May 2019 University of Wisconsin School of Business graduates alumni Ben Winters and Jake Levitt started off FoodChain to better connect local farmers with potential buyers.
According to a UW press release, FoodChain provides three “core services.” The first is to foster better connections between producers and buyers through an online marketplace, where farmers can put up information about and market their produce, and potential buyers can easily access these local food options.
The second service provided is through the creation of a digital system, where payments can be made more easily and efficiently. The digital system also helps reduce miscommunication among parties and bring down bookkeeping costs incurred from tracking money transactions, according to the press release.
FoodChain also offers local delivery for producers as its third core service. Winters said FoodChain will create a central drop point for farmers to send their produce, and the organization will take over deliveries from there.
According to the FoodChain website, deliveries are made twice a week and buyers can choose where and when to receive their products.
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“We realize that connecting [small farmers] with these self-purchasers and other businesses that might seek to buy local food would be the best way to do it, and from there we start running with it,” Winters said.
According to the FoodChain website, the traditional food distribution system caters mainly to the interest of larger corporations and oftentimes marginalizes needs and preferences of local producers and buyers.
There is also a rising demand for local produce, as consumers become more conscious of food safety and environmental sustainability, according to the website.
Among all the challenges they have encountered during the process, Winters said distribution of food items has always been a major one.
Winters compared the food market with that of clothing, and said dealing with food could be more complex and challenging.
“If you have a clothing marketplace, you have a list of products and can store [them] in USPS,” Winters said. “They get delivered to the purchaser. But obviously with food, pricing comes down to weight, and then you can’t throw [them] in the mail most of the time, that will jeopardize half of the food. So you take precautionary steps in terms of distribution.”
Currently, Madison entrepreneurial hub StartingBlock hosts FoodChain’s offices, and its distribution center is located in the Food Enterprise and Economic Development Kitchens in Madison, according to the press release.
While FoodChain provides services in Madison, the press release stated that it plans to reach Milwaukee and Chicago in 2020.
Winters said Milwaukee and Chicago were selected as hopeful future markets due to their close proximity to Madison and their relatively large market sizes.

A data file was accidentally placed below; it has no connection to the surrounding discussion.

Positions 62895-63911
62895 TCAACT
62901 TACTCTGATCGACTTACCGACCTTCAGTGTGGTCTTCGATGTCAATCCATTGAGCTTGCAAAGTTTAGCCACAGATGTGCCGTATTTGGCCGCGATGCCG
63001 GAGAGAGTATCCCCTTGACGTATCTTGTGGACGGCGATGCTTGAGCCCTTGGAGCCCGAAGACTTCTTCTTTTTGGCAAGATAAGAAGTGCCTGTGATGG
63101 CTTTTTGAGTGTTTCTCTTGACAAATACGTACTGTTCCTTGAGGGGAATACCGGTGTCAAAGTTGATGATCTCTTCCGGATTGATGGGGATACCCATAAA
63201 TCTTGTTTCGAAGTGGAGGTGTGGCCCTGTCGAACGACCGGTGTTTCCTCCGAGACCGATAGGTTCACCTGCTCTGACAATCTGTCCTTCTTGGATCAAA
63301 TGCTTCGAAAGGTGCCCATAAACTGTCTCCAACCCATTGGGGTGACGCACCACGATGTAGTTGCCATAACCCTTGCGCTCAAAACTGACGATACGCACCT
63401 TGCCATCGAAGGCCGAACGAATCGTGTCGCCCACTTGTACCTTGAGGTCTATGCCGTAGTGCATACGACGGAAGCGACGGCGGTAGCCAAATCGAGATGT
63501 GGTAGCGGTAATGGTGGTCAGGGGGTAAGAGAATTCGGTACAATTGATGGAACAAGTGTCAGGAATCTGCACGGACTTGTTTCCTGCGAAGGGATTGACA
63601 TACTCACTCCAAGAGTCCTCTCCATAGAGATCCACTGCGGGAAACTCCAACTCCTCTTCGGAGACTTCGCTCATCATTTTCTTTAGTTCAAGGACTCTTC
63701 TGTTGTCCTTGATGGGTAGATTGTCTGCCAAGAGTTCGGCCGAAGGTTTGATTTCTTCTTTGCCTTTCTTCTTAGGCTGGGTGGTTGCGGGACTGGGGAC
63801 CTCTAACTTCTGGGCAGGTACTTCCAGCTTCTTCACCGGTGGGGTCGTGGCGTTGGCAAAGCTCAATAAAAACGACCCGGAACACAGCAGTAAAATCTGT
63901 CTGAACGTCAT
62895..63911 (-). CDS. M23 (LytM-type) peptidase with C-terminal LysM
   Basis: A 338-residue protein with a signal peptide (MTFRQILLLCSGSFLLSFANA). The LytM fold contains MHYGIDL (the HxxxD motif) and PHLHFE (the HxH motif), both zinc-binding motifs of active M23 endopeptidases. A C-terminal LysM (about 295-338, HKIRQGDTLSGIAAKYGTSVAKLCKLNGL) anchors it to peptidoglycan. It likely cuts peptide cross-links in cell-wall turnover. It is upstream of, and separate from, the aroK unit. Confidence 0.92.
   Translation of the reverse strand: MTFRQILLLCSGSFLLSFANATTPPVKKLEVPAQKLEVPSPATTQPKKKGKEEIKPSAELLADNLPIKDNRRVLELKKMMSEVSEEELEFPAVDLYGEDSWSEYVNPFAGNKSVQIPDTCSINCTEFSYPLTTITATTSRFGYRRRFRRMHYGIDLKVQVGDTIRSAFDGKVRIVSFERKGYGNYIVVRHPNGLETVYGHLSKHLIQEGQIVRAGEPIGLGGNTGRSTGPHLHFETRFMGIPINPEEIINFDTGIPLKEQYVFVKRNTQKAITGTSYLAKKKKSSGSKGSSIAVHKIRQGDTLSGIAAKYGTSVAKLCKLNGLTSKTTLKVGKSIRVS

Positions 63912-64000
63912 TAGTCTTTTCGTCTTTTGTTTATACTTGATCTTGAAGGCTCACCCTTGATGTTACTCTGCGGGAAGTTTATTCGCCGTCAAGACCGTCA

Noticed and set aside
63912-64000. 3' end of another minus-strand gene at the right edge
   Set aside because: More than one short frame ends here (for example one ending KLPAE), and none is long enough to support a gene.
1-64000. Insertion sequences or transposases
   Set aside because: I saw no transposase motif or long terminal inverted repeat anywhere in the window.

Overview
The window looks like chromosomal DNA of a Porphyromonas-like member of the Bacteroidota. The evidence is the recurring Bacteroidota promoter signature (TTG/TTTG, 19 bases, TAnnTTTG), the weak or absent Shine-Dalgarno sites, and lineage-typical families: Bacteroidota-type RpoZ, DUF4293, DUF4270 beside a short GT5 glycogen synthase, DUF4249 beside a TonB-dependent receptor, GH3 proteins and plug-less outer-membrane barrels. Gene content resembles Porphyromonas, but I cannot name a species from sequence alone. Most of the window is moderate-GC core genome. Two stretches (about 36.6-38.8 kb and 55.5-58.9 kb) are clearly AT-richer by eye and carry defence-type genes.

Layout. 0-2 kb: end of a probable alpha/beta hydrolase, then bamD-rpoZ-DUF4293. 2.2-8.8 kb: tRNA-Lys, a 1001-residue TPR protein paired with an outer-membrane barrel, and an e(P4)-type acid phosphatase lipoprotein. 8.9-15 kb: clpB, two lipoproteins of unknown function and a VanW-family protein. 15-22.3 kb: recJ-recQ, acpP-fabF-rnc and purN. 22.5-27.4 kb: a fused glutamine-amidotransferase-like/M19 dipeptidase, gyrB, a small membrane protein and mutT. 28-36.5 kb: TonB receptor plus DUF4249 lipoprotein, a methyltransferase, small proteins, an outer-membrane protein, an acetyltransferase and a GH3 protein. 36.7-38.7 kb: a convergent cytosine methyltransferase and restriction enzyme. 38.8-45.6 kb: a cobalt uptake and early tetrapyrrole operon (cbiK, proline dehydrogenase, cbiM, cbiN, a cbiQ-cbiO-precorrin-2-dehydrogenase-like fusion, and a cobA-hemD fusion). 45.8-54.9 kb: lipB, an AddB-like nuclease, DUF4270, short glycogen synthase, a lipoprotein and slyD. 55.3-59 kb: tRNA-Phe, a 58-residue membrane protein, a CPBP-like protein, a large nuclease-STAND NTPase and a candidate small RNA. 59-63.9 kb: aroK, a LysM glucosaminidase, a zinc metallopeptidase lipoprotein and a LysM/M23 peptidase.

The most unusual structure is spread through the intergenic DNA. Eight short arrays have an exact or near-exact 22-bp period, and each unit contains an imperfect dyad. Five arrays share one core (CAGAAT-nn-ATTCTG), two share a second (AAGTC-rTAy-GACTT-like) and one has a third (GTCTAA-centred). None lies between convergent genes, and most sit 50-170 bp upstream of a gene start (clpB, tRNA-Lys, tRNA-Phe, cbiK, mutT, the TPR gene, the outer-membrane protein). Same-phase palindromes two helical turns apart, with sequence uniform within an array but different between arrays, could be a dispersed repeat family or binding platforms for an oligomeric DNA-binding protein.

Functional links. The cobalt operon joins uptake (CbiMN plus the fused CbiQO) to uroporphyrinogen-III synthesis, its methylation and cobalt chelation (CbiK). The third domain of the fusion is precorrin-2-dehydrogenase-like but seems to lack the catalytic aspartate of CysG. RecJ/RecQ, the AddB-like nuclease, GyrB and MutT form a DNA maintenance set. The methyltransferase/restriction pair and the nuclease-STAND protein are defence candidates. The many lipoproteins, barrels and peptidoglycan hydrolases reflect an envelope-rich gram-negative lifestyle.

Winters said Madison’s geographical location makes it the perfect distribution point to bigger cities like Milwaukee, Chicago and Minneapolis.
The company is currently building up the supply of producers in Wisconsin and trying to expand the catalog of products provided as much as possible, Winters said. Future plans include the creation of a warehouse in Madison to better facilitate distribution to other cities.
“We are going to make Madison our hub of all the products,” Winters said. “I think we can use Wisconsin products and Wisconsin farms to supply all these neighboring cities around us, while only using Wisconsin farmers.”
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UW sophomore Curtis Feldner said he supports farmers, and companies bolstering their business is important.
“I think if we are able to put more power in farmers’ hands, I would definitely feel better about [these companies] … I like to support farmers [because] I think they do very important work,” Feldner said.
Despite all the benefits the new system could bring, Feldner said he worried the resulting rise in demand for local produce may lead to farmers being over-competitive with each other in price in order to attract more customers.
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Feldner said he was especially concerned about the competition driving farming away from profitability.
“I worry about farmers being pushed to this really intense thing … I’m worried about them having to cut their prices in order to stay competitive,” Feldner said.
In response to those concerns, Winters said having everyone’s products in the market allows farmers to market their prices themselves, which will help the market to arrive at the true price for each product and improve on efficiency.
FoodChain is expected to start operating in about two weeks, Winters said.